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Chi-Hi/McDonell Boys Swimming
Big Heart

Undersized Mitchell grows stronger with swim team

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Zachariah Mitchell feature photo, 2-2-14

Zachariah Mitchell, (front), is much younger and smaller than his Chi-Hi/McDonell teammates (from left): Will Blake, Nolan Tilton, Max McCanna, Tyler Zwiefelhofer and Noah Roseen. His size hasn't stopped him from fitting in and competing with the Cardinals.

He stands out.

He can’t not. He’s noticeably much smaller than the rest of his teammates.

Whether he’s swimming in an event or cheering on his team from the deck, Zachariah Mitchell just looks out of place.

That’s because in many ways, he is.

Mitchell is a 13-year-old freshman at Chi-Hi. He skipped the fifth grade while attending school in Burnsville, Minnesota and moved with his family to Chippewa Falls when he was in seventh grade.

His father, Paul, has been a wrestling coach for a number of years and wrestling has always been the first love for Mitchell.

“I’ve got pictures of me like a year old in wrestling singlets,” Mitchell said. “It’s kind of been most of my life with wrestling. We’ve got a mat downstairs and we practice in the offseason.”

Mitchell’s love for wrestling and his accelerated education have created a conflict for the young grappler. Weighing only 80 pounds, Mitchell would be forced to compete at the 105-pound weight class at the high school level, handing his opponents a hefty advantage before matches even begin.

“I didn’t like it,” said Mitchell, who noted that he faced a similar issue wrestling at a higher weight in middle school where he received a concussion. “I really didn’t want to do that.”

Desperate for a means to channel his competitive drive, Mitchell looked to join the Cardinals swim team.

“I worried a little bit when I first saw how young he was and how little,” Chi-Hi/McDonell coach Paul Froelich said. “But after the first day I don’t think that there was a question. The biggest guy on our team, Will Blake, came in and they became instant buddies. He quite literally took him under his wing and just walked with him and was talking with him and teaching him and it was neat to watch.”

Stepping in with no background in the sport and little time to catch up, Mitchell took the challenge head on and immediately impressed his peers and coaches with his work ethic and willingness to learn.

It was a struggle at first. Many of Mitchell’s older teammates have nearly a decade of experience and the physical fitness that comes with it.

“The first day I tried to keep up with them, but I couldn’t,” Mitchell said. “Coach Paul took me in a different lane and had me doing modified workouts, slowly increasing their hardness until I was up with the rest of the team.

“I’m getting all these knots and there’s so many new muscles that I’m feeling now that I’ve never used before. It’s totally different.”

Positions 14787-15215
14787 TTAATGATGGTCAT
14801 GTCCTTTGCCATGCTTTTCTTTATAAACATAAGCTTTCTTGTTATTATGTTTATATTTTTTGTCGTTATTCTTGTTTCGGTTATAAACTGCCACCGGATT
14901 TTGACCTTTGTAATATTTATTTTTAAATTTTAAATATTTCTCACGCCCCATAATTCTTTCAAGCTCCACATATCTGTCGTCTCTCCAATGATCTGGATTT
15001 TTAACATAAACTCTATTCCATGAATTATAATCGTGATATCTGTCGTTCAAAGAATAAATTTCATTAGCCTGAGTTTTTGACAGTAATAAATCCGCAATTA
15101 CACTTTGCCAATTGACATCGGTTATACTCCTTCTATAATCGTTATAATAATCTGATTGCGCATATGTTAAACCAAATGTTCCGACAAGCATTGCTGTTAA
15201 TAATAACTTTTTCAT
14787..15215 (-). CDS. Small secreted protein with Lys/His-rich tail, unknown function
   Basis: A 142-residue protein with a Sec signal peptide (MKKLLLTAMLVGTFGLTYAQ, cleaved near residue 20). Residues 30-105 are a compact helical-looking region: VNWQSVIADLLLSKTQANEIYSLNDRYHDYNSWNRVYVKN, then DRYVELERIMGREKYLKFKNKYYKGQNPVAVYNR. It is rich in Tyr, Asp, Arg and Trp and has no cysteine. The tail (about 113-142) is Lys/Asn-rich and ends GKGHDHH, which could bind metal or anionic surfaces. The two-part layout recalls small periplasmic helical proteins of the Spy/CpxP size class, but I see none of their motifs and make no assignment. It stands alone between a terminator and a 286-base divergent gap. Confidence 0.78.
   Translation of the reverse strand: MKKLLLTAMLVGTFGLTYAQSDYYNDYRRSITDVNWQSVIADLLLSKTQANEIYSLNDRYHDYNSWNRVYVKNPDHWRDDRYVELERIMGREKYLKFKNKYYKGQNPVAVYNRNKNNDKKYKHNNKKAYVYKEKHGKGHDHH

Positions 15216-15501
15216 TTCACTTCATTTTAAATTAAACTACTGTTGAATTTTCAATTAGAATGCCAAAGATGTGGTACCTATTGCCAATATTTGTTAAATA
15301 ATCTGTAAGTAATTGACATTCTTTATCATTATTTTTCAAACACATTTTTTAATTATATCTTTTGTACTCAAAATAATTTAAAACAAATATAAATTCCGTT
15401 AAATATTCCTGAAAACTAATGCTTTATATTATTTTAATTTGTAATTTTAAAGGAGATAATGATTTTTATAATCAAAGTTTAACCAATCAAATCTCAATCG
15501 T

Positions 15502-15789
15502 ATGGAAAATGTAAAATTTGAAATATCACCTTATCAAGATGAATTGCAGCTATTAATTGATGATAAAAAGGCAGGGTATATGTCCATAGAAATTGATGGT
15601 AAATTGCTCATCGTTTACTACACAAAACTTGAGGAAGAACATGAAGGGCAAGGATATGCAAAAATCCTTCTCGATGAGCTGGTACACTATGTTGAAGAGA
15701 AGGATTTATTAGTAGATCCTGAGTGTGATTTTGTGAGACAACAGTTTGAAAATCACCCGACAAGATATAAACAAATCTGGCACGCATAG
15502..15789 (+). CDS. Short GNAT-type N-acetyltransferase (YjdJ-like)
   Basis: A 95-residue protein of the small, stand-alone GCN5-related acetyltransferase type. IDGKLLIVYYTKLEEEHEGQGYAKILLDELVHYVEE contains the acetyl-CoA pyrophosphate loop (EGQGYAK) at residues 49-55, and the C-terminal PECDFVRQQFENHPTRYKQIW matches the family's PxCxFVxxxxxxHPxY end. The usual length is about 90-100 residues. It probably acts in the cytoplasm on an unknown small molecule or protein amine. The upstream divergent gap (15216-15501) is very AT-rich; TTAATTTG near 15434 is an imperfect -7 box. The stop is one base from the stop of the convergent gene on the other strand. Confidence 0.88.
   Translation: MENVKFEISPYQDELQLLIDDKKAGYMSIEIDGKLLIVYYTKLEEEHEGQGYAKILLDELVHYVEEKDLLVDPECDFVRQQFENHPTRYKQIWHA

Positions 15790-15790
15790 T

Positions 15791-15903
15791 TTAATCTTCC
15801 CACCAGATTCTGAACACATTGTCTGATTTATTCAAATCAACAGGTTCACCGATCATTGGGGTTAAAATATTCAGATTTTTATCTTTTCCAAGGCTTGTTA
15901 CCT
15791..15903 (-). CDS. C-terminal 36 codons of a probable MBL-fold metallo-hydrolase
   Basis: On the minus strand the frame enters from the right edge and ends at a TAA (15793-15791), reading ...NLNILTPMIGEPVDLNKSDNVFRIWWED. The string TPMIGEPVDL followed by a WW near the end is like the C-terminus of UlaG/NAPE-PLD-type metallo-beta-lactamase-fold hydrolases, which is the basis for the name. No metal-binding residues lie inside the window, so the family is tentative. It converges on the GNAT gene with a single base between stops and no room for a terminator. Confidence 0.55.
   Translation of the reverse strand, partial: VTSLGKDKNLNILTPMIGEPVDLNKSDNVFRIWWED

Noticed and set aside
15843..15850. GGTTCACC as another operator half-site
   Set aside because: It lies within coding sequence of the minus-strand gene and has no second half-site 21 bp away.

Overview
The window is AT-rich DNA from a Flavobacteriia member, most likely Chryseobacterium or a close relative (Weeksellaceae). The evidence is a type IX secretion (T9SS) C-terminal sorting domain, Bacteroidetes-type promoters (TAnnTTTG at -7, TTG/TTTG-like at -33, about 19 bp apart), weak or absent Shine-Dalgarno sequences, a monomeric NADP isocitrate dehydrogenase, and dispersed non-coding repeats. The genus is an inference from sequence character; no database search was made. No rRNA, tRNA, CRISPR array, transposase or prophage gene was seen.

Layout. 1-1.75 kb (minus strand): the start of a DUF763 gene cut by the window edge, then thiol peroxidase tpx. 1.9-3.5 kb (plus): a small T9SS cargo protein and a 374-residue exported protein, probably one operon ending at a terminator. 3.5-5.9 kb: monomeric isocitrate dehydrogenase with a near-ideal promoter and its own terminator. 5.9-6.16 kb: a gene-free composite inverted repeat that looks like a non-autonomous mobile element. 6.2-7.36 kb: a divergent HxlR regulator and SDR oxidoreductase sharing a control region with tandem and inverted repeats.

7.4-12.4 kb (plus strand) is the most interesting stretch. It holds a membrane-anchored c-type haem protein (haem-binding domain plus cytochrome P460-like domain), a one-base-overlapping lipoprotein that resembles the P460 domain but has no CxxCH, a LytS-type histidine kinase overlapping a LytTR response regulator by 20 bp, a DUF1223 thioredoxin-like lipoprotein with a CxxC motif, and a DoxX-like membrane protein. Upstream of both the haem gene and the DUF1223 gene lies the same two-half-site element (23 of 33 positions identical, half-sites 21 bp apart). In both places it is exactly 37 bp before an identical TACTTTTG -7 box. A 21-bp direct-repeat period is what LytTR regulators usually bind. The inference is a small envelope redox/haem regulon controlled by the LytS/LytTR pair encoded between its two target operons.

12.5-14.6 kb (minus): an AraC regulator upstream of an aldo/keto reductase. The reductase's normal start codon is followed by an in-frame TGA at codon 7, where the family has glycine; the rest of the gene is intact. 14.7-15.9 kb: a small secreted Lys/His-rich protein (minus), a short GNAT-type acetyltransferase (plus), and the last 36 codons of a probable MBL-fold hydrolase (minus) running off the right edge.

Mitchell lacked fundamentals, technique and a true understanding of the intricacies of the sport.

But he’s never lacked enthusiasm. In his first time swimming in the 200-yard freestyle, Mitchell got out of the pool one leg short at 150 yards.

“We had to yell at him to go and get back in,” Froelich said. “And he was so excited that he just kept on swimming.”

There were a number of challenges for coaches Froelich and Amy Wolniak. Not only were they pressed with the responsibilities of teaching Mitchell the basics, they also had to make sure that a 13-year-old didn’t become overwhelmed sharing a pool with 18-year-olds.

As they found out quickly, Mitchell fitting in would be the least of their concerns.

“The guys were just excited to have another swimmer,” Wolniak said. “They were rooting behind him right away and cheering him on and encouraging him and he just took to it. He doesn’t resist anything. He’s very coachable.”

Mitchell has a very technical mind. He succeeds by breaking down the moving parts to a basic level and then bringing them up back to speed. It’s a formula that made him a successful wrestler, and now he’s applied it to his swimming technique.

“I know when I came in my flip turns were terrible,” Mitchell said. “I just sat there sometimes and just watched (my teammates), watched how they did it and just each time working on one of the different characteristics and getting that down. That applies to everything, just watching them and copying what they do.”

His improvements in the pool speak for themselves. He’s dropped time at a rate that has left his teammates and coaches wondering just how far he’ll go.

“He’s very self-driven,” Froelich said. “He doesn’t want to set any records, but he wants to get better every time, and that’s really neat to see.”

The Cardinals will compete at the Big Rivers Conference meet on Saturday in River Falls. It will be the last meet of the season for Mitchell while many of his teammates will continue on to compete at sectionals.

But that doesn’t mean that Mitchell will stop working. He’s already looked at the possibility of joining the Chippewa Falls YMCA swim program where he could compete over the summer against kids his own age.

After spending his entire life training to be a wrestler, Mitchell said that he thinks he will be sticking with swimming in the future.

“This is just such an accepting group of guys,” Mitchell said. “It’s a fun sport.”

The team is happy to have him and if he keeps improving at his current rate, he’ll be scoring points for the Cardinals in no time.

“He’s definitely found a niche and he’s thrived,” Froelich said. “He’s always got a big smile on his face.”


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